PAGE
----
Freelance Writing for Newspapers

No matter how many times I see my writing published, it never stops being the best adrenaline rush ever.
Yesterday one of my articles appeared in a national newspaper. No big deal, really: I mean, I am a freelance journalist, so you’d think I’d be used to seeing my name in print by now. Not so. Rather than waiting for a break in my workload and taking a leisurely stroll to the newsagents to collect said paper, I hot-footed in down there as soon as I was dressed, like a kid at Christmas.
I had located the page with my by-line before I even reached the checkout, and I really had to exercise enormous self-control not to thrust the newspaper under the check-out assistant’s nose and say, “Look! That’s me! That’s my name! In the paper!” I managed to restrain myself, and just did that to my fiancé instead, but the fact remains: for a freelance writer, there’s no rush greater than publication.
So how do you do it?
Well, in my case, I do it mostly through contacts. I started out as a staff reporter on the local paper, and I’ve kept up with the people I met throughout my journalism career, whether they be fellow reporters, editors, or the woman who used to empty the rubbish bins at the end of the night. In this business you have to do that. You have to keep in touch with people in the industry, you have to make sure your name remains fresh in their minds, you have to keep on plugging away at keeping that contact book up to date, adding to it, and maintaining friendships. This is a business that functions, to an extent, on “who you know” rather than “what you know”, and it doesn’t hurt to keep that in mind.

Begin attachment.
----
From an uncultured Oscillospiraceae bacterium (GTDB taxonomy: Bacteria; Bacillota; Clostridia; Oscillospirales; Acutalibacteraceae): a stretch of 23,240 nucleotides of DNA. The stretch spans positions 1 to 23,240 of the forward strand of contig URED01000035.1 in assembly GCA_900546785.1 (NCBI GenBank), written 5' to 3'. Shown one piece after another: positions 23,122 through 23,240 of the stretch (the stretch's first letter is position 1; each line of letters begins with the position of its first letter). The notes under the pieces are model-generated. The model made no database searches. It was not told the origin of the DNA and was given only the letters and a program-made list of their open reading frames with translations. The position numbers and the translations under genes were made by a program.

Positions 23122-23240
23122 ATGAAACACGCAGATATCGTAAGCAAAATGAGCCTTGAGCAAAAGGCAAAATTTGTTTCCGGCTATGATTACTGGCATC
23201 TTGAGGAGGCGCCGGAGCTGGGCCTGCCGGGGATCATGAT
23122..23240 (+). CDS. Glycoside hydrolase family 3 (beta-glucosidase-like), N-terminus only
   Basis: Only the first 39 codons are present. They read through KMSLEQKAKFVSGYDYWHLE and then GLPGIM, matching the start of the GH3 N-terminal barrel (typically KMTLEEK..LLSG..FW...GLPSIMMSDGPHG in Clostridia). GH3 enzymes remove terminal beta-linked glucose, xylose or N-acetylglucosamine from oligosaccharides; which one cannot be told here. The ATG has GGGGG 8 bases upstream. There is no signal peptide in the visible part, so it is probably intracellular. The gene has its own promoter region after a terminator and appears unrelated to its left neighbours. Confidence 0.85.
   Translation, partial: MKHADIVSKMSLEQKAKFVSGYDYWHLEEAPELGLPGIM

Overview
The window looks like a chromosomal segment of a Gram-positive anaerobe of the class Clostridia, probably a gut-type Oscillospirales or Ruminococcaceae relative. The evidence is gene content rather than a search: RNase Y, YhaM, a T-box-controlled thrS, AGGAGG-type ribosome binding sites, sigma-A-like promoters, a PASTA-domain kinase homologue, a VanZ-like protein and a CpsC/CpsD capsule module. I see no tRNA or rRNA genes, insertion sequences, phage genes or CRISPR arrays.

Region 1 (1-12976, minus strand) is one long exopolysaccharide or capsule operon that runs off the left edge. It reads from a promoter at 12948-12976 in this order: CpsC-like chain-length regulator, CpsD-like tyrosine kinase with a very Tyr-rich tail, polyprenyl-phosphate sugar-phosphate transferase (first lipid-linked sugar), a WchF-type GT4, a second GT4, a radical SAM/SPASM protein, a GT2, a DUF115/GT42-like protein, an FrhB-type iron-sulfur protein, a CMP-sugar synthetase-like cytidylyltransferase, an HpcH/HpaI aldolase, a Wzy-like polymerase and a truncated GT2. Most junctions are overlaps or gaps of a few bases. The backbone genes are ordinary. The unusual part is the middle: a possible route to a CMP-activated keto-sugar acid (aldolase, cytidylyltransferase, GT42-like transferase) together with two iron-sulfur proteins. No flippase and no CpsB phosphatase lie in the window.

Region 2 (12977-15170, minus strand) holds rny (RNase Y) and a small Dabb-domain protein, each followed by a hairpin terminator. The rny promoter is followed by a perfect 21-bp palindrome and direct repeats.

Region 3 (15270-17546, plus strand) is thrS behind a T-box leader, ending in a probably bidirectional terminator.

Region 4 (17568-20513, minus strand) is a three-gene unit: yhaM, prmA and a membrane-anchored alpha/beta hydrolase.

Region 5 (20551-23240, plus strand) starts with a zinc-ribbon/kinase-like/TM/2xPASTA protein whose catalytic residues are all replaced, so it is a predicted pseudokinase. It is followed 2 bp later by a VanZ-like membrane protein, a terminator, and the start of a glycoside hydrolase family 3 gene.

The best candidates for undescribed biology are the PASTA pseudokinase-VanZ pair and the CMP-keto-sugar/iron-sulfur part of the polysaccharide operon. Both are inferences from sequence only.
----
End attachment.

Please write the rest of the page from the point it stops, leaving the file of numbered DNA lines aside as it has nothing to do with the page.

I also do it by being persistent. You need a thick skin to be a freelance writer. You spend a lot of time being rejected, being snubbed, and even being ignored. (Actually, I prefer being ignored: it stings less!) You have to keep at it. Remember that for every query you send to an editor, they probably received one hundred others. You’re up against a lot of competition, but sometimes sheer persistence pays off. Remember, it was the tortoise that won the race: keep chipping away at it, keep on sending in those queries, know that it can only get easier.
Thirdly, I do it by being in the right place at the right time, and what I mean by that is that anytime an editor contacts me with a job, I jump at it, even it means staying up all night and missing the next episode of “Lost”. A little-known fact for you: in newspaper journalism, excellent writing isn’t the most important quality to have. That’s what sub-editors are there for. What many editors are looking for are writers who will respond instantly, file copy on time, get the facts right, and get the story. Being always-on call may not be the most relaxing way to live, but it’s one way to make sure that the editor who just commissioned you for one story will come back for more.